Rare Cockerell’s Bumblebee Rediscovered, Last Seen in 1956

The last time Cockerell’s Bumblebee was seen in the United States was in 1956. But a team from the University of California, Riverside, recently rediscovered the rarest species of bumblebee living in the White Mountains in New Mexico.

Douglas Yanega, senior museum scientist at UC Riverside, said:

“Most bumblebees in the U.S. are known from dozens to thousands of specimens, but not this species. The area it occurs in is infrequently visited by entomologists, and the species has long been ignored because it was thought that it was not actually a genuine species, but only a regional color variant of another well-known species.”

Yanega notes that there are close to 50 species of bumblebee living in the United States. Some species cover more than 13,000 square miles of land in the US. Cockerell’s Bumblebee lives on less than 300 square miles, which according to Science Daily, is most limited range of any bumblebee species in the world.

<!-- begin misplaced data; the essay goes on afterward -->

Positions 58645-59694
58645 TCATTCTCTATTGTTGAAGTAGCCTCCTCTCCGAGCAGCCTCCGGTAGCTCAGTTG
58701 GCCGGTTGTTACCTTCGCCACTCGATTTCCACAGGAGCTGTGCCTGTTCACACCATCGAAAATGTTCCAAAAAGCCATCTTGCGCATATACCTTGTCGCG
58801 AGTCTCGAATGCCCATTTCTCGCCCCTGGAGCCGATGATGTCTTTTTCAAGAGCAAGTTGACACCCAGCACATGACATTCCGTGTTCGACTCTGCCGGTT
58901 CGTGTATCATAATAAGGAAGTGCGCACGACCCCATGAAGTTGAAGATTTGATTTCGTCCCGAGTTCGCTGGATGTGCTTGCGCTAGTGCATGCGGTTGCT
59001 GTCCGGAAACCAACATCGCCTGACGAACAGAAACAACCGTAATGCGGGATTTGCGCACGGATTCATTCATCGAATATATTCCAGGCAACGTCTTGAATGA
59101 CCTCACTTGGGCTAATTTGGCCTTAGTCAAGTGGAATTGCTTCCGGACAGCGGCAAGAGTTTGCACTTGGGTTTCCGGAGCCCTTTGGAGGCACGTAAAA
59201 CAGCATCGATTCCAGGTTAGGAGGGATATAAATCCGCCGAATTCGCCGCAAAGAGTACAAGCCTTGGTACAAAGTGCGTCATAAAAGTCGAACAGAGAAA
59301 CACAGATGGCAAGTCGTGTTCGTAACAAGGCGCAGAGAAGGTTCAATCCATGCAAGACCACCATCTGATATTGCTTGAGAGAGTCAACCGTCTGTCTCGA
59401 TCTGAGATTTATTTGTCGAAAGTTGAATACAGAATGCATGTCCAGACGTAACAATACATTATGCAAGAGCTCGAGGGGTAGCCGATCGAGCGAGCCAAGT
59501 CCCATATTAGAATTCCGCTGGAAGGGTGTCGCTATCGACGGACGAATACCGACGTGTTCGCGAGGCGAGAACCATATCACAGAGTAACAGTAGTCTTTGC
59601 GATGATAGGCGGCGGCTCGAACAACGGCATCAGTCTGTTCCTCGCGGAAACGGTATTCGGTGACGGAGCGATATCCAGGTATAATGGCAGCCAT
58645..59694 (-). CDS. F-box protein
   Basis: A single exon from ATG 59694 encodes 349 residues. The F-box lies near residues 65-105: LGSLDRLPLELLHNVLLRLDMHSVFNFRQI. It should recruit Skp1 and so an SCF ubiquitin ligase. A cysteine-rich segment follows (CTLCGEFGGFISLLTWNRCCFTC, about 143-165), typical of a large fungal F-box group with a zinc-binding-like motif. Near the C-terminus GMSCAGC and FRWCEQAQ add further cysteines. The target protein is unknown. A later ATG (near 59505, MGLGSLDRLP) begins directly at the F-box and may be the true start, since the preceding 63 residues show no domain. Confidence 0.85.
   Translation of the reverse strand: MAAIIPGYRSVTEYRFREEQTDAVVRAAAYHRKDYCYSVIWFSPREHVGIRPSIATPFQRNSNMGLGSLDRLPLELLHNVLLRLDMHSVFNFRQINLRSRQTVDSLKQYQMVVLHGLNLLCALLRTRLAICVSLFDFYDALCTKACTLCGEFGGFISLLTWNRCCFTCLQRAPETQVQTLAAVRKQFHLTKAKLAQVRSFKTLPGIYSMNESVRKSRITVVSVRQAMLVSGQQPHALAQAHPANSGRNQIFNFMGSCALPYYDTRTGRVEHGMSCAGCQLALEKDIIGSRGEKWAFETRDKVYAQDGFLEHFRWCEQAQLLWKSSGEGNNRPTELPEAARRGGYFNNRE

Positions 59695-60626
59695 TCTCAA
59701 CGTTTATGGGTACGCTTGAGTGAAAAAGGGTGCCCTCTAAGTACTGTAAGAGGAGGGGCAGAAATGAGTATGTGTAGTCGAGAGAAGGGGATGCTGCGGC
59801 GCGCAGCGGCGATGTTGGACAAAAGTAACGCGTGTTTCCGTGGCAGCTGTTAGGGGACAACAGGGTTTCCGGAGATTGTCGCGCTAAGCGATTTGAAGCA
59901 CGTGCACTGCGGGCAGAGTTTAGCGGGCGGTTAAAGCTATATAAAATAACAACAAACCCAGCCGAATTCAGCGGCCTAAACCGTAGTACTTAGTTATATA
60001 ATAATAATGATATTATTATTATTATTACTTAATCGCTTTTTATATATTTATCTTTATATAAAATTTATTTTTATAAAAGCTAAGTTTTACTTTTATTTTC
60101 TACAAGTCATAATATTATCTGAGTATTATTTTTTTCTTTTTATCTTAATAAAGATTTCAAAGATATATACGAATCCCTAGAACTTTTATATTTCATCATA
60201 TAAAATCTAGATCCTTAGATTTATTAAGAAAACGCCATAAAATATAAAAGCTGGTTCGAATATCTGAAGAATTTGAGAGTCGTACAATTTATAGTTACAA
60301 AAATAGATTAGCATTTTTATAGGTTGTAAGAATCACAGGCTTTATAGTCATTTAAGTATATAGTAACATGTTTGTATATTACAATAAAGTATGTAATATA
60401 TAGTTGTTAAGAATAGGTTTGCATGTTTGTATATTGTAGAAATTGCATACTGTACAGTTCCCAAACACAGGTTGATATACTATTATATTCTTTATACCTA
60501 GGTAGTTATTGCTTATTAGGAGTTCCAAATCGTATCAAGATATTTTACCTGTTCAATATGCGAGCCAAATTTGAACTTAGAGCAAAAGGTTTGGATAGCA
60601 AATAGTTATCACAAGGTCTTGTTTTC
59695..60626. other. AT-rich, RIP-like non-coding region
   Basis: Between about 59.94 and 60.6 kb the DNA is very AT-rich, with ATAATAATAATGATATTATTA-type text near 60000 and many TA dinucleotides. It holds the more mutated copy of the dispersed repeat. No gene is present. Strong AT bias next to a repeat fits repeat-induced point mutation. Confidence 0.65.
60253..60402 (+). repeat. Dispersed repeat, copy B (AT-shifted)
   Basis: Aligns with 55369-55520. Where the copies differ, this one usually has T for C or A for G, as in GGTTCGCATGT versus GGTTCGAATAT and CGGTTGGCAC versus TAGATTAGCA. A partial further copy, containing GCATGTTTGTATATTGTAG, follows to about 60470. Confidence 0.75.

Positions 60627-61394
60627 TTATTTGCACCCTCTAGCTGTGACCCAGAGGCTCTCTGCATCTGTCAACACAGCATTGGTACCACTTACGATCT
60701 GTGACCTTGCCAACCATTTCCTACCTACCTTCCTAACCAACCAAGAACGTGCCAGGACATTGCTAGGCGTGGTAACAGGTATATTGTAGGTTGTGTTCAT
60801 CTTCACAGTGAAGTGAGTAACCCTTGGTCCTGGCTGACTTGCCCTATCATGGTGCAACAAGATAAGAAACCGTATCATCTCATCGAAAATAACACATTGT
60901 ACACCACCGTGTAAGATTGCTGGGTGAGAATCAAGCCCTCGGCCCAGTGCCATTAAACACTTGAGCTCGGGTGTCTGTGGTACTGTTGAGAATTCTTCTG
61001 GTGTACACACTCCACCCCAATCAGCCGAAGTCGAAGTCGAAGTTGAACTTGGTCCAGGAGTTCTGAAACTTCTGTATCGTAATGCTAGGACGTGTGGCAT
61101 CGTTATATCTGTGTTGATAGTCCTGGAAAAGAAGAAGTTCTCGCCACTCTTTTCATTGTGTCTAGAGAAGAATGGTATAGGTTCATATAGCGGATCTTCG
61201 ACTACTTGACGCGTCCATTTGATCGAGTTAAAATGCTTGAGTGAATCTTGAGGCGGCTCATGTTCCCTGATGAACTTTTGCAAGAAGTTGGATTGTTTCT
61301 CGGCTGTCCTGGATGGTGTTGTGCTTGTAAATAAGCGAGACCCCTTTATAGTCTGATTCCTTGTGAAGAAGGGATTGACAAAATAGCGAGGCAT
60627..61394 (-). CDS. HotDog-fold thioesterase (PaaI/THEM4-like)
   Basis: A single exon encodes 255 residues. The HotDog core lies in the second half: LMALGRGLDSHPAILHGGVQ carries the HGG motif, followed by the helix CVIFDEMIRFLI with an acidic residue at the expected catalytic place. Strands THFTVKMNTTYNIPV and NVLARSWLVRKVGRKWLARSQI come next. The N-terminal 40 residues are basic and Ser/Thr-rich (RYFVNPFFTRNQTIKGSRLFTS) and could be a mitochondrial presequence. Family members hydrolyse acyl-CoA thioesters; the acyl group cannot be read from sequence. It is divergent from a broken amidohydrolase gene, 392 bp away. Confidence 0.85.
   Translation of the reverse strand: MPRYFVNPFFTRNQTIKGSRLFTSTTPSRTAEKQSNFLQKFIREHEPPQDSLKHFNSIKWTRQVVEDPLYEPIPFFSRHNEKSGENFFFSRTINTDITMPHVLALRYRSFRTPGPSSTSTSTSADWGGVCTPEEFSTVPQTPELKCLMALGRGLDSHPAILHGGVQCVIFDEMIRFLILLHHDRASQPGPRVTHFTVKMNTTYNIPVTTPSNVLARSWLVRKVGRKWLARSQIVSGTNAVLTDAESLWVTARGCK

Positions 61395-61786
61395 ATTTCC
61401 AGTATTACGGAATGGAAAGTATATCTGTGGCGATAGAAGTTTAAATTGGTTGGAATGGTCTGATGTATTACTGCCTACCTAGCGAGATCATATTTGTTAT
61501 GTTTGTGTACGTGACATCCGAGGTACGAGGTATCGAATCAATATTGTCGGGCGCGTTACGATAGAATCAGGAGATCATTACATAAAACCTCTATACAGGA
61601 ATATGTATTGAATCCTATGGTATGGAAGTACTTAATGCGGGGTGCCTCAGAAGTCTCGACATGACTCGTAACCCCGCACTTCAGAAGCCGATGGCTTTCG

Yanega also says that the rediscovery of Cockerell’s Bumblebee isn’t too surprising. Yanega stated:

“When an insect species is very rare, or highly localized, it can fairly easily escape detection for very long periods of time. There are many precedents — some of them very recently in the news, in fact — of insects that have been unseen for anywhere from 70 to more than 100 years, suddenly turning up again when someone either got lucky enough, or persistent enough, to cross paths with them again.”

Science Daily reports that there are approximately 8 million species in existence on earth. The vast majority of those species are comprised of insects. Still, only about 1 million of those insects have been described.

Yanega added:

“The pace of species discovery and description is incredibly slow because there are so few insect taxonomists relative to the number of undescribed insects. Moreover, the work is painstaking, time-consuming, and not very glamorous, at least in the public’s perception, when compared to studying things like dinosaurs.”

Any bug lovers out there? There’s a world of insects that needs to be described!

The rediscovery of Cockerell’s Bumblebee isn’t the only surprising insect find to happen this year. A man in New Zealand recently found the world’s largest insect.